Corns: Great on the cob, not on my feet!

It’s surprising how many patients have corns on their feet and visit a BioPed Chiropodist only after years of pain, not knowing sooner that there was treatment available for their condition. When they arrive, the questions they have are almost always-

So what is the difference between a corn and a callus? Can it be permanently removed? Is treatment painful?

Corns and calluses are different but they have one thing in common… they are both areas of thickened skin that develops as a natural protective measure due to repetitive high pressure or friction (example, from rubbing shoes). Basically, the easiest way to differentiate the two is that corns appear on the top of the foot/toes (or sometimes in between the toes) and calluses appear on the bottom (sole) of the foot. Calluses are typically not very painful, whereas corns can be extremely painful!

Some corns have nerves or blood vessels wrapped up inside them and so trimming them at home is not recommended. It is best to seek professional assessment and guidance.

A VISIT TO THE BIOPED CHIROPODIST

A BioPed Chiropodist will conduct an exam of your feet, inspect your shoes and will watch you walk. They may request that you have x-rays taken. They will also need to ask you some questions about your medical history, lifestyle and daily activities.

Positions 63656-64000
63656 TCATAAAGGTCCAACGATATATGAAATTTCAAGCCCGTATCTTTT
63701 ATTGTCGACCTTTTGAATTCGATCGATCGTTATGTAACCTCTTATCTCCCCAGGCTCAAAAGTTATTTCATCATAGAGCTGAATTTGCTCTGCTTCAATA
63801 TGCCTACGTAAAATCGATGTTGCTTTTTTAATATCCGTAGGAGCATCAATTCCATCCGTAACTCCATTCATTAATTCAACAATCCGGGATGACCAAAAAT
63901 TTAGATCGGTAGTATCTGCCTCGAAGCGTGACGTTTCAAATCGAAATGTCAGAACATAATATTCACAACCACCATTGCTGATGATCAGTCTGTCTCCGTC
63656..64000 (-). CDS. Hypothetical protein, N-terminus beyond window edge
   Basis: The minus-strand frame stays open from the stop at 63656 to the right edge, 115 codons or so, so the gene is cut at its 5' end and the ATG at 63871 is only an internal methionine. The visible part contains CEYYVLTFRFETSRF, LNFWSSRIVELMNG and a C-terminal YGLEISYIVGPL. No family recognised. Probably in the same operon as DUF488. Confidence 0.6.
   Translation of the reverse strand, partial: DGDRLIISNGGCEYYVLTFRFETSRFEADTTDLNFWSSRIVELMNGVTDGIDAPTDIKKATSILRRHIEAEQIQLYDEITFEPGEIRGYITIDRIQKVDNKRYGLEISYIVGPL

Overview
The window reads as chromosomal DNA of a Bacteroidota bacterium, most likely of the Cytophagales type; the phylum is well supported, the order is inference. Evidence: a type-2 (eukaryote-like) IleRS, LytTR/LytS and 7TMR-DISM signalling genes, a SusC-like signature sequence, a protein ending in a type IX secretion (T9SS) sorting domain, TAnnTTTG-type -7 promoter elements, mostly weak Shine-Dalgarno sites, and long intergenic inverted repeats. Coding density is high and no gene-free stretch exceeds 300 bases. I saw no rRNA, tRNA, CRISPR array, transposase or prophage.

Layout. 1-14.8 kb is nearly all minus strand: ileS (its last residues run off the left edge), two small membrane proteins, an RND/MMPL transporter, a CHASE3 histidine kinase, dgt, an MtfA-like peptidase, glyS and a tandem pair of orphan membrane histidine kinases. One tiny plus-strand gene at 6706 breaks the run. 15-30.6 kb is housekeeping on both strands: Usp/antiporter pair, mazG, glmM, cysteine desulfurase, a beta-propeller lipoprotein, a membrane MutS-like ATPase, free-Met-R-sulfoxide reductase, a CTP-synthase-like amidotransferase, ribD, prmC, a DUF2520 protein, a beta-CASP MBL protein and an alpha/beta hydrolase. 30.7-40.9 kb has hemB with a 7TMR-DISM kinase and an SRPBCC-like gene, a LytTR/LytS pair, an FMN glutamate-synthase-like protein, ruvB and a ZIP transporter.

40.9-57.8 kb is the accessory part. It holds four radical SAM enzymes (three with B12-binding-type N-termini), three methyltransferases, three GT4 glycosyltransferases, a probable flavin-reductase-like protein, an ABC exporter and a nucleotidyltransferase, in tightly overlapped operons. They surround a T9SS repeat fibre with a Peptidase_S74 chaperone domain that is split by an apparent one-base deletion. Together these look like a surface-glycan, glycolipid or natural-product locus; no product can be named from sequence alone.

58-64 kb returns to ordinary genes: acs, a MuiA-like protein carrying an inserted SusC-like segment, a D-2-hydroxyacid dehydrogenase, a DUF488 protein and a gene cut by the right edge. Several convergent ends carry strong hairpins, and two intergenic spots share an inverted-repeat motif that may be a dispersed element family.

TREATMENT

Most foot specialists will warn against using over-the-counter medicated corn pads, especially if you are diabetic, have poor circulation or numbness in your feet. Some viruses also look a lot like corns, so it is best to see a professional, such as a BioPed Chiropodist, for treatment.

At your Chiropody appointment, the corns will be trimmed by our professionals with medical grade, sterilized paring tools. Rest assured- this is typically painless unless a superficial nerve is involved. If this is the case, we will numb the area to make the treatment completely comfortable.

Cortisone injections may be given if the corn is causing significant pain. If the Chiropodist believes that you would benefit from surgery (rare), then they may make this recommendation.

Patients typically have instant relief with trimming but corns will recur unless the culprit (reason for high pressure) is addressed. The Chiropodist may suggest using orthotics, changing shoes, wearing a toe sleeve or adding padding to your shoes.

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